Clinical Areas as Learning Environments for Student Nurses

Clinical Areas as Learning Environments for Student Nurses In January 1989 a working group, made up of college and service staff, was formed with the remit of devising a method of assessing the suitability of a clinical area for student nurses to learn the practice of nursing. The group interpreted the remit as the identification of the quality of the learning environment offered by clinical areas. Other UK nursing colleges had devised methods of assessing the quality of learning environments but the working group felt that those studied were too subjective. The group felt that responses to quality matters which were in the form of statements were too difficult to compare and therefore to use as standardsetting tools. By means of questionnaires, grading forms and direct observation numerical scores were applied to each factor, giving the possibility of setting numerical standards. A pilot study was undertaken which showed the method to be a feasible approach to measuring quality, although some of the measuring methods used require to be refined and the pilot repeated several times to give values to the figures attained. http://www.deepdyve.com/assets/images/DeepDyve-Logo-lg.png International Journal of Health Care Quality Assurance Emerald Publishing

Clinical Areas as Learning Environments for Student Nurses

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Publisher
Emerald Publishing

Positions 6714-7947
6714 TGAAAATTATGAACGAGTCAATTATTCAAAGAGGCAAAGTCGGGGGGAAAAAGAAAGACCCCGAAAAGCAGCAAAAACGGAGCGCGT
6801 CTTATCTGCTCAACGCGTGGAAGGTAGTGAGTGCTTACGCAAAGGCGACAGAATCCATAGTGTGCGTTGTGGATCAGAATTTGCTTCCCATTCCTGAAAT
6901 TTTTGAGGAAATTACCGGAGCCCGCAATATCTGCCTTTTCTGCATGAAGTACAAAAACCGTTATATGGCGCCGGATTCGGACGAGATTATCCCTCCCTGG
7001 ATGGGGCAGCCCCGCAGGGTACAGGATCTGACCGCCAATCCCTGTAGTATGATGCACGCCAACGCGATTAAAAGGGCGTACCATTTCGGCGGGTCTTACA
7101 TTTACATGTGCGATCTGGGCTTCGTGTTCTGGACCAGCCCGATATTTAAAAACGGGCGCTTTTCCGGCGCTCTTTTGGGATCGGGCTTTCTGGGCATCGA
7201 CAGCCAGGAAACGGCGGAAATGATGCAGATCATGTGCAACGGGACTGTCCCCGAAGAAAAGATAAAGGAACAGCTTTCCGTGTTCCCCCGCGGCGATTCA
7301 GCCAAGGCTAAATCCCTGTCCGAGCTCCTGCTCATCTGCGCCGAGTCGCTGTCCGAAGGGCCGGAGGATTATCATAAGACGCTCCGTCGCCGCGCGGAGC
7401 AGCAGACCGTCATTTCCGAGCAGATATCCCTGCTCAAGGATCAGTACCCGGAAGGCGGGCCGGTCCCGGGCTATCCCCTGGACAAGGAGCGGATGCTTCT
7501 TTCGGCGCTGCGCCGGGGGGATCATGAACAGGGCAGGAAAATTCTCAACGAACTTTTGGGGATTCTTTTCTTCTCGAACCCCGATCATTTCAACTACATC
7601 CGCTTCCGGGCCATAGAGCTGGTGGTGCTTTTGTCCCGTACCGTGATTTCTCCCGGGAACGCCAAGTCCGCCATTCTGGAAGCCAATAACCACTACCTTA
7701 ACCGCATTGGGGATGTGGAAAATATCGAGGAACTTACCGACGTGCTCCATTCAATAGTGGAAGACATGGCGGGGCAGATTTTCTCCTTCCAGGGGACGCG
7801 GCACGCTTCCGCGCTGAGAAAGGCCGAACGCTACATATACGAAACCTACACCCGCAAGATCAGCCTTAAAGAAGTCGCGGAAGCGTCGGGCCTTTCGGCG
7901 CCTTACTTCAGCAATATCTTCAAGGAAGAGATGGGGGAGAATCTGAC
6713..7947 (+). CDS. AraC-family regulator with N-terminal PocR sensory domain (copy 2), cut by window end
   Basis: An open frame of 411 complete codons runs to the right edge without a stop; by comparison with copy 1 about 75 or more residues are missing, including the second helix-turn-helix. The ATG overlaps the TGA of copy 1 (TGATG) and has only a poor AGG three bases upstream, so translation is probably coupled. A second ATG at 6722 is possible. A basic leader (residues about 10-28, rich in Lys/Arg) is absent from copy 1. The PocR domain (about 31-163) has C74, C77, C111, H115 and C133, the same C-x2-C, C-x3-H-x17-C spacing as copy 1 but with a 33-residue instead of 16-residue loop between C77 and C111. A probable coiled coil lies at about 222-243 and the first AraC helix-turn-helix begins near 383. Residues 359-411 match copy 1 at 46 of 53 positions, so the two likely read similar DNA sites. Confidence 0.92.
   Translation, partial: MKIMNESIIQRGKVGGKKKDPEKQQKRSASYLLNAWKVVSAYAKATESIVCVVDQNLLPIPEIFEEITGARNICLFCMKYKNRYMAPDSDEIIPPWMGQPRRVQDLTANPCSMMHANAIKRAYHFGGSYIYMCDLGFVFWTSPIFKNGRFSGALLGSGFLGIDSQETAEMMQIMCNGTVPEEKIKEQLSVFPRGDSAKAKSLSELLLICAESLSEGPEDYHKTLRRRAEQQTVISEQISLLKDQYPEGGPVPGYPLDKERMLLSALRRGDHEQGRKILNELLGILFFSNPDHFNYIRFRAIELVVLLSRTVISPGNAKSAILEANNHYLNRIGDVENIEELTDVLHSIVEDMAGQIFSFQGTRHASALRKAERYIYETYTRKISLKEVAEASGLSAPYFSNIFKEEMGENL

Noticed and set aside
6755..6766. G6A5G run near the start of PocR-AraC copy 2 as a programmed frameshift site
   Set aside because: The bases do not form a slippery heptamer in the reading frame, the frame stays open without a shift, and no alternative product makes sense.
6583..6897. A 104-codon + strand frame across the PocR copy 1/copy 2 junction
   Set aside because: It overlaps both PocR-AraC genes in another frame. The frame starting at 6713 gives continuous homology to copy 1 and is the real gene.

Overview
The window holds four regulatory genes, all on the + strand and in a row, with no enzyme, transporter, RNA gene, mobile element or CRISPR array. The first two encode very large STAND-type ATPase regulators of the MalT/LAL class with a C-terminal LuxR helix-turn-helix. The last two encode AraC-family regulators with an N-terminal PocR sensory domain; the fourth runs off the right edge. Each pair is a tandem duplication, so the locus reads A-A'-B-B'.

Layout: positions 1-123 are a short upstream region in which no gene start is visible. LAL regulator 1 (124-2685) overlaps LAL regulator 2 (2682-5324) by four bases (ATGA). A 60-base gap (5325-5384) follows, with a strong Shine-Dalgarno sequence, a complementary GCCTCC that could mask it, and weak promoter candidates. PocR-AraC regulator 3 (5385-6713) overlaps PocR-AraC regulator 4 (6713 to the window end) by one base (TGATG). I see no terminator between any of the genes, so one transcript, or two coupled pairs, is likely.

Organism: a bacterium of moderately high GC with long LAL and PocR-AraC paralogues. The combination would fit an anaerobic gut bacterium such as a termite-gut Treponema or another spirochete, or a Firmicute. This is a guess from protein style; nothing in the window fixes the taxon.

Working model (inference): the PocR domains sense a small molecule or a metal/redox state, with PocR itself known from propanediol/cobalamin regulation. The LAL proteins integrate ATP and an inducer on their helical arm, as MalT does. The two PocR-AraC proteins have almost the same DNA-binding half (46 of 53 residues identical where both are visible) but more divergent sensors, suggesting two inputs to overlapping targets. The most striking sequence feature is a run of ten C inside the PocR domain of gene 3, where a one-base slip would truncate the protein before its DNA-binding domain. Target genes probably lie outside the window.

Copyright
Copyright © Emerald Group Publishing Limited
ISSN
0952-6862
DOI
10.1108/09526869110006575
Publisher site
See Article on Publisher Site

Abstract

In January 1989 a working group, made up of college and service staff, was formed with the remit of devising a method of assessing the suitability of a clinical area for student nurses to learn the practice of nursing. The group interpreted the remit as the identification of the quality of the learning environment offered by clinical areas. Other UK nursing colleges had devised methods of assessing the quality of learning environments but the working group felt that those studied were too subjective. The group felt that responses to quality matters which were in the form of statements were too difficult to compare and therefore to use as standardsetting tools. By means of questionnaires, grading forms and direct observation numerical scores were applied to each factor, giving the possibility of setting numerical standards. A pilot study was undertaken which showed the method to be a feasible approach to measuring quality, although some of the measuring methods used require to be refined and the pilot repeated several times to give values to the figures attained.

Journal

International Journal of Health Care Quality AssuranceEmerald Publishing

Published: Jan 1, 1991

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